The streets where I lived were quiet except for a horse and van or a brewery dray drawn by two beautiful big horses. I used to love stroking their large necks and
soft noses and hear them champing their bits, they would blow out a gush of breath through their noses making us jump back in alarm. Sometimes they would stop near
our house and we would run home for two lumps of sugar, the drayman would tell us to hold our hand out flat with the sugar lump on it, that way the horse would not bite you.
We would feel very proud if we passed them in the street and the drayman raised his whip in salute to us.
The roads were very dusty and when it rained they were covered with mud, the pavements were also dirty. Sometimes a man would drive a horse and water cart and spray
the road with water to keep the dust down. On Sunday my brother and I used to walk around the town after we came out of Sunday School, we would arrive home in time
for me to fetch the dinner from the local bake house, nearly everyone took advantage of this service as it was cheap (it cost 1p in today’s money). We often cooked our dinner
at home and I was especially fond of meat pudding cooked in a large basin.
When I left school at thirteen I was not a brilliant scholar but could get along with reading and general knowledge. The teachers were often bullies, they used to cane and flog
the children for the any mistake. As you can imagine I was glad to leave school and join the company of whistling errand boys, butcher boys, paper boys and fishmonger boys.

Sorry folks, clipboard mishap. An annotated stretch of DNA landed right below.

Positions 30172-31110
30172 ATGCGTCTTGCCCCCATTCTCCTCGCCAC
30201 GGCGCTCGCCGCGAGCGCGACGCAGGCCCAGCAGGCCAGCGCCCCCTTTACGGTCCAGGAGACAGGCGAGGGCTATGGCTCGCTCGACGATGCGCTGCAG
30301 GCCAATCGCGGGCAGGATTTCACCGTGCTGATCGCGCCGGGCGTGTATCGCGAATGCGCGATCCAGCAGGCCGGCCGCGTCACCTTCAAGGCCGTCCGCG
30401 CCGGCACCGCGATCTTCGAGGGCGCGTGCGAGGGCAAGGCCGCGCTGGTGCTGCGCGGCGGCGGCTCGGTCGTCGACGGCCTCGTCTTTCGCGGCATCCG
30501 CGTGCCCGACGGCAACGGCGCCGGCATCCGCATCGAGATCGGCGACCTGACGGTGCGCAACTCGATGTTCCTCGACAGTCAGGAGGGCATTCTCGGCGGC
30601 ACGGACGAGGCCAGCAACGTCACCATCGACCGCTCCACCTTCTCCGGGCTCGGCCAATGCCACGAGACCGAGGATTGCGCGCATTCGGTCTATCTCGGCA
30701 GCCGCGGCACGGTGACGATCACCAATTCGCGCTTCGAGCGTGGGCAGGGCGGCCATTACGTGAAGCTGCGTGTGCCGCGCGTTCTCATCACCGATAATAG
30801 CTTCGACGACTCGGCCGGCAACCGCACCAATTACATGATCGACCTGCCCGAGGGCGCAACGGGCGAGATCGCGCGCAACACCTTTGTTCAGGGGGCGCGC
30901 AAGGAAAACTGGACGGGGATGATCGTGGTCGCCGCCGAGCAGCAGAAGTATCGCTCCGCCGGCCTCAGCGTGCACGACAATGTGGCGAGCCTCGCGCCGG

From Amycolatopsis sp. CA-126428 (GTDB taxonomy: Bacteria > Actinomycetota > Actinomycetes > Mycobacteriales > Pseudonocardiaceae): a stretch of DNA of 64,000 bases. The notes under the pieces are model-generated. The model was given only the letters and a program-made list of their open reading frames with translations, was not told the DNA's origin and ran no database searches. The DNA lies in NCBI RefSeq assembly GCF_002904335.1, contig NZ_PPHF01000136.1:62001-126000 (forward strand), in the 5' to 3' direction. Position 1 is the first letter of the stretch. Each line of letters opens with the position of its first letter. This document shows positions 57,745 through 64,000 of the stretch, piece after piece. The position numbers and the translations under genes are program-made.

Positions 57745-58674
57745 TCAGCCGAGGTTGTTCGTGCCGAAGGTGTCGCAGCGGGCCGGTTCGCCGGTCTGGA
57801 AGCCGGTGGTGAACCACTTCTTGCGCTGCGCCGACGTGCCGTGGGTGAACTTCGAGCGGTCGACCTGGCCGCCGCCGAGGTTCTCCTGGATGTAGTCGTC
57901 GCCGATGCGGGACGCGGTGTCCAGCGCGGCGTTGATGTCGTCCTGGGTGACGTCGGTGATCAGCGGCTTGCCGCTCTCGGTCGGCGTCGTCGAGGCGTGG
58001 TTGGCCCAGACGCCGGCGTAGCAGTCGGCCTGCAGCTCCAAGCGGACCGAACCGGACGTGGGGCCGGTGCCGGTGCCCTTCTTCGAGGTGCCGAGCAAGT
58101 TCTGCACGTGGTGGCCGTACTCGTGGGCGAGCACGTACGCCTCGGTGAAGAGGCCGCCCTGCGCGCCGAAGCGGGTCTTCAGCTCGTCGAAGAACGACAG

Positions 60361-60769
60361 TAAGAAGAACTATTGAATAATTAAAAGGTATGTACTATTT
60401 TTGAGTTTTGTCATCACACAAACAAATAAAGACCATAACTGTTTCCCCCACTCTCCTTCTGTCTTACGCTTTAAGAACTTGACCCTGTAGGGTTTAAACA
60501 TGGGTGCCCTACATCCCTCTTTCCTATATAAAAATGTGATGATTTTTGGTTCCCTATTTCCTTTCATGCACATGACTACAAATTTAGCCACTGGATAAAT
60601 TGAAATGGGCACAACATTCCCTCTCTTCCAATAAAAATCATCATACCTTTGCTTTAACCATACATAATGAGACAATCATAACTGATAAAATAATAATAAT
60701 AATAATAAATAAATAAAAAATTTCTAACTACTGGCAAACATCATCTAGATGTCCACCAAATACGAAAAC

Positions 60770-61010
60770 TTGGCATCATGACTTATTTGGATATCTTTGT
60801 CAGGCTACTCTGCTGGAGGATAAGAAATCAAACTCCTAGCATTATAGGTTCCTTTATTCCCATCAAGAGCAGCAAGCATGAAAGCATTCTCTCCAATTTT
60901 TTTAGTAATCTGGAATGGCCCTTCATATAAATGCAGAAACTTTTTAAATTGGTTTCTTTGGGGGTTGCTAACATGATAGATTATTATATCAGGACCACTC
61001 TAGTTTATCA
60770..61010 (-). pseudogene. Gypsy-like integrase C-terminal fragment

The streets used to ring out with their piercing whistles, they knew the latest music hall songs and no matter what street you happened to be in you could hear it.
The copper was strict but he was also very kind – I have seen him carry a poor lost kid in his arms through dozens of streets to the police station until his parents were traced.
To us boys he had more power than King Edward himself. We also knew he would help us if we were in need.
There was always a large cheer from us when they marched in a body at the Mayor’s parade.
My first job was with WH Smith & Son, the newsagent. We all had to be at the shop by 6 a.m. Eventually my father got me a job in the brewery where he worked.
I was in the bottling department, it was exacting work and the foreman would be watching us all day. I did not know that the more beer we bottled the bigger his bonus, no
wonder I went home tired. His name was Irons and my wage was 5/- per week (56 hours). I think I was there about four years.
I joined the army in 1913 for seven years. I certainly had my fill of travel from the day I joined, and my lucky star brought me through the battles of Neuve Chappelle,
Richbourge, Givenchy (in Flanders), then the badly planned Dardanelles and onto Egypt.
creeps in your heart
There's sunshine everywhere
Happy oh happy the day!
Break not the golden shell
Lest all your joys depart
The gates of paradise open
For you when love
Creeps in your heart.
Arthur George Hanwell (thanks to Robert Skinner)
[Above] Arthur George's brother - article taken from the Northampton Independent
[Above] Arthur George Hanwell in Egypt
[Above] Arthur's brother Henry, Sidney (Sid) Hanwell (born 20th Dec 1903. All Saints)
He joined the Navy 16th March 1927. Was Leading Stoker on HMS Repulse when Torpedoed by the Japanese in Dec 1941.
He survived the sinking and made it to Singapore, where he joined HMS Encounter.
He survived the sinking of this Ship during the 2nd Battle of the Java Sea on 1st March 1942.
Spent over 20 hours in the water and picked up by the Japanese Navy Destroyer IKAZUOMI.
Sent to Macassar POW Camp where he died from injuries and Dysentery on 14th March 1945.